At the Royal Observatory of Brussels, a drawing of the Sun is sketched by hand every single day to follow the progression of sunspots. Based on this daily scientific practice, Ash Light takes its cue from the Sun’s mysterious multi-faceted surface, represented here by a radiant element which evokes both sun and moon; a celestial body in perpetual motion and mutation.
The mathematical space of the grid in the background and varying spectral colours convey the scientific spirit, while on the foreground a dynamic repetition unfolds, highlighting the importance and value of hand-drawn sketches in a society where these processes have largely been taken over by technologically driven applications. Ash Light (Lumière Cendrée in French), is an astronomical term for the dim illumination caused by the sunlight that reflects off a planet’s surface and onto the otherwise dark side of a moon in its orbit – or in our case: earthshine.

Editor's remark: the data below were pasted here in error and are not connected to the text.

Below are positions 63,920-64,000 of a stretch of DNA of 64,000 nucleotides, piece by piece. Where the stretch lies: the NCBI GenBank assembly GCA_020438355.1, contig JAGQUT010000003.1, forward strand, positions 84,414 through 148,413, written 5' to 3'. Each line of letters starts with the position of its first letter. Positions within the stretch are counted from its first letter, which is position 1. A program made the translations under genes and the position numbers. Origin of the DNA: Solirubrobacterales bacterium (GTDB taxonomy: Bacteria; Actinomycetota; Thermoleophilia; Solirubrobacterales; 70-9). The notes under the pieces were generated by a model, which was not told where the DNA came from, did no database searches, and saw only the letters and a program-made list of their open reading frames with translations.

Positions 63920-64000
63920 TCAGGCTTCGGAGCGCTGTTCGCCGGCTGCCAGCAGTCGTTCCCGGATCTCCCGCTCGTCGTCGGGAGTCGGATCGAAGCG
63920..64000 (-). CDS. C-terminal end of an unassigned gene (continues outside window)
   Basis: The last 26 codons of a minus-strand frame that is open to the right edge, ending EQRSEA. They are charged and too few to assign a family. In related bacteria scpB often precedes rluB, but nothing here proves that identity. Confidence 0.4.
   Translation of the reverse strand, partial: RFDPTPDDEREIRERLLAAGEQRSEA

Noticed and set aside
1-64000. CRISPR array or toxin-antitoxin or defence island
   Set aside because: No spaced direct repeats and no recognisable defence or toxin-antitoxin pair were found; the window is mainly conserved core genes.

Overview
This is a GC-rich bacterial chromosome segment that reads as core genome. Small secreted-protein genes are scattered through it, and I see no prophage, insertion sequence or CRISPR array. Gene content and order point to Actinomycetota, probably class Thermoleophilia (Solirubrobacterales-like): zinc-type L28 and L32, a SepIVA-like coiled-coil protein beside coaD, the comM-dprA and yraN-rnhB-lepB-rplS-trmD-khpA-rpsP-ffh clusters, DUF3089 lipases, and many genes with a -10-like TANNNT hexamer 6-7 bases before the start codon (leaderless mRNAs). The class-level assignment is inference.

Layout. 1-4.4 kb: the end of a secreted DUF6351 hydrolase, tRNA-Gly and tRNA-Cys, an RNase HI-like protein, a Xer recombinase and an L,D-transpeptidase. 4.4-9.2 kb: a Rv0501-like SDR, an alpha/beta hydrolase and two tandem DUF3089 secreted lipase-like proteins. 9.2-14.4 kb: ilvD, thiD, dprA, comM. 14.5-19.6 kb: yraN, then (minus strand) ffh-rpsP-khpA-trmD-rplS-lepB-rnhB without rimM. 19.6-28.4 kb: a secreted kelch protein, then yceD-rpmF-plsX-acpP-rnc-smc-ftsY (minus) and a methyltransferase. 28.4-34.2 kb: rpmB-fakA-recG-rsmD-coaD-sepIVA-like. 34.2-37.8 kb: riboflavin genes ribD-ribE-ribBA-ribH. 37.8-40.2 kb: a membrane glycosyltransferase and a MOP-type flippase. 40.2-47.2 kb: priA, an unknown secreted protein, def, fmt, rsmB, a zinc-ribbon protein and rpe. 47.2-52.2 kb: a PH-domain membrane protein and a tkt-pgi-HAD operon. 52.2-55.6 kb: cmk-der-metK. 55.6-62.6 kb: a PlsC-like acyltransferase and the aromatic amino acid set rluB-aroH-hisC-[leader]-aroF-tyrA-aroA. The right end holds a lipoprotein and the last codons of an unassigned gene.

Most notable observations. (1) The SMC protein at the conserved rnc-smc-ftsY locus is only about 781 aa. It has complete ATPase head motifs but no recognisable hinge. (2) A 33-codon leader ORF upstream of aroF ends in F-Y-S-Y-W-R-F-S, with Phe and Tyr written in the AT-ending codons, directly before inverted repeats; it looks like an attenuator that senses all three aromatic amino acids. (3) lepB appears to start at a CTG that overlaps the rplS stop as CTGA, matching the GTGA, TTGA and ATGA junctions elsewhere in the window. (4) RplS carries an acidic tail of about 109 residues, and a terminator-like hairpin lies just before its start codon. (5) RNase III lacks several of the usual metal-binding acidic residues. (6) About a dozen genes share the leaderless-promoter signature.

The title directly opens up to the myths and narratives which have always surrounded the Sun and Moon; the flame of life and the ashes of death.
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The artistic practice of Amelie Bouvier builds from historical research in the field of astronomy to question issues related to cultural memory and collective heritage. Astronomers in particular, and scientists in general, don’t only explain the world, they also represent it through the construction of diagrams, illustrations, photographs or equations. For Bouvier, scientific imagery is an extension of knowledge that reveals ideological and ethical frameworks, which risk cloaking aspects of the reality they aim to represent. She is particularly interested in the sky and stars as a landscape that expose current socio-political contradictions and knowledge gaps. While her work is based on historical facts, data and visuals, she consistently mixes this with speculative imagery, adapting tools and techniques to present alternative potentialities.
Courtesy Amélie Bouvier and Harlan Levey Projects